The current focus on increasing plant-based eating and being more aware of where your food comes from is welcomed by us at Greener Greens, our local growers and our nutritionists – it fits right in with our core values of making those small day-to-day changes that can help the environment, as well as improving our own health, so that everybody wins!

Sceptics among us worry that plant-based eating and Veganuary is becoming more of a marketing ploy – and whilst we are very excited by the current trend of having a meat-free diet and eating higher quality, locally produced foods, we also believe that radical changes in diet should not be made without understanding what is involved and how to do it successfully so that you remain healthy and happy whilst making sure that you are doing your bit for the environment.

One of our customers made the change to a vegan diet after a lifetime of eating meat and dairy and was astounded by the results as she explains:

A recent switch over the last 6 months to a plant-based diet has reaped definite benefits to my health and wellbeing. This has included an improved sleep pattern, less frequent and less intense migraines, glossy and well-conditioned hair, more healthy and natural glow to skin tone. Along the way excess weight has disappeared and energy levels have improved.

The most amazing part of this journey into adopting a plant based diet? My firmly entrenched carnivore husband has dropped all resistance and is a convert too!

Her experience is echoed by many people that we speak to. They find that the everyday feeling of good health is far greater than just the science-based health benefits – which include weight loss, lower blood sugar, improved kidney function, a lower risk of heart disease and a reduction of arthritis.

avo and tom salad

Here are a few tips which we have collected from our clients and nutritionists which will help you to start your journey on a successful transition to a vegan or vegetarian diet:
Get enough protein Try to incorporate at least one high-protein item in each meal (legumes, seeds, nuts, soy foods)
Add Vitamin 12 This is important for the creation of red blood cells and more.  Vegetarians source B12 from eggs and milk, but vegans often need to use supplements or products such as Engevita flakes (a highly nutritious and delicious addition to most foods)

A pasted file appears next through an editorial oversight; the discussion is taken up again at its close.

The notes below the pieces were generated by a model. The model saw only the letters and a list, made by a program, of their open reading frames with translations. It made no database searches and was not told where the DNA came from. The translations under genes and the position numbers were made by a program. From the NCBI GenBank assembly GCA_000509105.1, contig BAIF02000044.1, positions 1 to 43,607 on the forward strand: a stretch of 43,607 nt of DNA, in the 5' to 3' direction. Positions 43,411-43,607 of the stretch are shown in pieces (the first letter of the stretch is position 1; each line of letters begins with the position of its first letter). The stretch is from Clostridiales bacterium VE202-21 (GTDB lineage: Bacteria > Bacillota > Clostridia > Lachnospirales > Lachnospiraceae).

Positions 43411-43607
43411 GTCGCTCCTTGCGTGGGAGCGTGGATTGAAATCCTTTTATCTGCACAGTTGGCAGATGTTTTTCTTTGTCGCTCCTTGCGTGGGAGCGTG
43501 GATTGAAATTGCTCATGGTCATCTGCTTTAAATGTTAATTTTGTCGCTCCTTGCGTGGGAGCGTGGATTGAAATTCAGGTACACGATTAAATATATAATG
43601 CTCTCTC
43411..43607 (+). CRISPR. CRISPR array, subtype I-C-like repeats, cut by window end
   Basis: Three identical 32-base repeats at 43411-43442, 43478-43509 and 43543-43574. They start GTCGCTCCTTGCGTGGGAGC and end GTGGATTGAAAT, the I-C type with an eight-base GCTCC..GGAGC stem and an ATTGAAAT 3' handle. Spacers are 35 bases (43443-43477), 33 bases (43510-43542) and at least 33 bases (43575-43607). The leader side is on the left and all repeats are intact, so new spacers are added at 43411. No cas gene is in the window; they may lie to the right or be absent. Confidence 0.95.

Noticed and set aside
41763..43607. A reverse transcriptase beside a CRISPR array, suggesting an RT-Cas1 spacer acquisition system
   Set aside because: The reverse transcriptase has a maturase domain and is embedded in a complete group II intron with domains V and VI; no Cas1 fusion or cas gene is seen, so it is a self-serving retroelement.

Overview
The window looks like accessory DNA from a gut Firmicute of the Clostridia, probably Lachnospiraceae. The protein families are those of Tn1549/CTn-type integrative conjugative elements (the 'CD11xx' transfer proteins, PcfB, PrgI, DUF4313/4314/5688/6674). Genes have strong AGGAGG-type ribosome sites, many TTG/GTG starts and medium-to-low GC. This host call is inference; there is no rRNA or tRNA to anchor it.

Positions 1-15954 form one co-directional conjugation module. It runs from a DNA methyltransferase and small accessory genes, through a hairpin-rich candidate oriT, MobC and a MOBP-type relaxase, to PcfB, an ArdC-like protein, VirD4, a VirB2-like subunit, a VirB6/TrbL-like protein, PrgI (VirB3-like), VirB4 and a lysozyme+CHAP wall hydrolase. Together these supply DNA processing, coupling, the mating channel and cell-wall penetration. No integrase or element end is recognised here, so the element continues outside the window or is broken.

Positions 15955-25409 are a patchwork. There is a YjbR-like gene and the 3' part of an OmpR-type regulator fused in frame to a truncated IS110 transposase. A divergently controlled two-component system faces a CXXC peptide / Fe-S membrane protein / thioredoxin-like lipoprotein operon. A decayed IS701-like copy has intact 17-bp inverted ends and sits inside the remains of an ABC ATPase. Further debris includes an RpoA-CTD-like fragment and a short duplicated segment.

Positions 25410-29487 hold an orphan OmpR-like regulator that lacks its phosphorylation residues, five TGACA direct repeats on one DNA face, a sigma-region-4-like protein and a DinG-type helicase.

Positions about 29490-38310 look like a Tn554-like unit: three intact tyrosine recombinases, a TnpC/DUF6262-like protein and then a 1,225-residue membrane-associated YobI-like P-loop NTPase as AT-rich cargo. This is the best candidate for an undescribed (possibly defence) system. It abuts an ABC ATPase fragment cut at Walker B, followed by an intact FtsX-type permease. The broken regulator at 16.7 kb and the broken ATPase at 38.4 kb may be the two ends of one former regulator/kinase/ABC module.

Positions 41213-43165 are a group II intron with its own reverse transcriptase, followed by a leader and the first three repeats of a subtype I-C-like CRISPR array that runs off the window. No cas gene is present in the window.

Eat enough calories Vegetarian/vegan diets tend to be lower in calories, so make sure that you’re eating enough!

Drink more water Many of us drink insufficient water anyway, but if switching to a vegetarian or vegan diet your fibre intake is likely to increase.  Fibre needs water to aid its movement through the digestive tract, so make sure that you drink more water

Get enough iron Iron which is derived from meat is a form known as heme iron which is easily absorbed by the body.  Iron sourced from plant-based food is non-heme iron which is not so easily absorbed by the body.  Make sure that you eat plenty of foods that are rich in iron such as lentils, bens, leafy greens, nuts and seeds.  Pair these with foods rich in Vitamin C (found in many vegetables and fruit) as this helps with non-heme iron absorption.
Get enough calcium Needed for bone density and many other functions, make sure that you include calcium rich foods such as kale, collard greens, broccoli, pak choy, figs and oranges in your diet
Eat enough Omega 3 fatty acids Often derived from fatty fish, a vegan should include chia seeds, walnuts, hemp seeds, flax seeds, brussel sprouts in their diet
Use wholefoods, not processed  There are many processed foods that are plant-based, but often these do not contain the nutrients, minerals and vitamins that are important to any diet.  Cook from raw.  Make things easier for yourself by preparing larger amounts of a dish and having it for more than one meal. Use the 80/20 rule – if you stick to the rules for 80% of the time you are likely to be able to afford to break a few rules!

If the above sounds daunting see  and for balanced recipes. It’s not as scary as it sounds!

And remember – those cravings like butter on toast can make any diet transition daunting but substitutes do exist – and you may not even notice the difference!
Dairy Use nut butters or avocado or coconut oil with a pinch of sea salt on toast, coconut milk in coffee and oat or nut milk on cereal
Dvegan eton messesserts and cakes Make meringues with chickpea liquid and coconut sugar, cream from whipped solid coconut milk and cakes/cheesecakes using dates and maple or agarve syrup
Meat texture Jackfruit flesh is very meaty and full of nutrients, minerals and vitamins,  This vegan mainstay is available in tins either plain or ready marinated. Portobello mushrooms can be used to make very meaty tasting burgers….that are always moist!

And to all of you vegan converts out there – what advice do you have?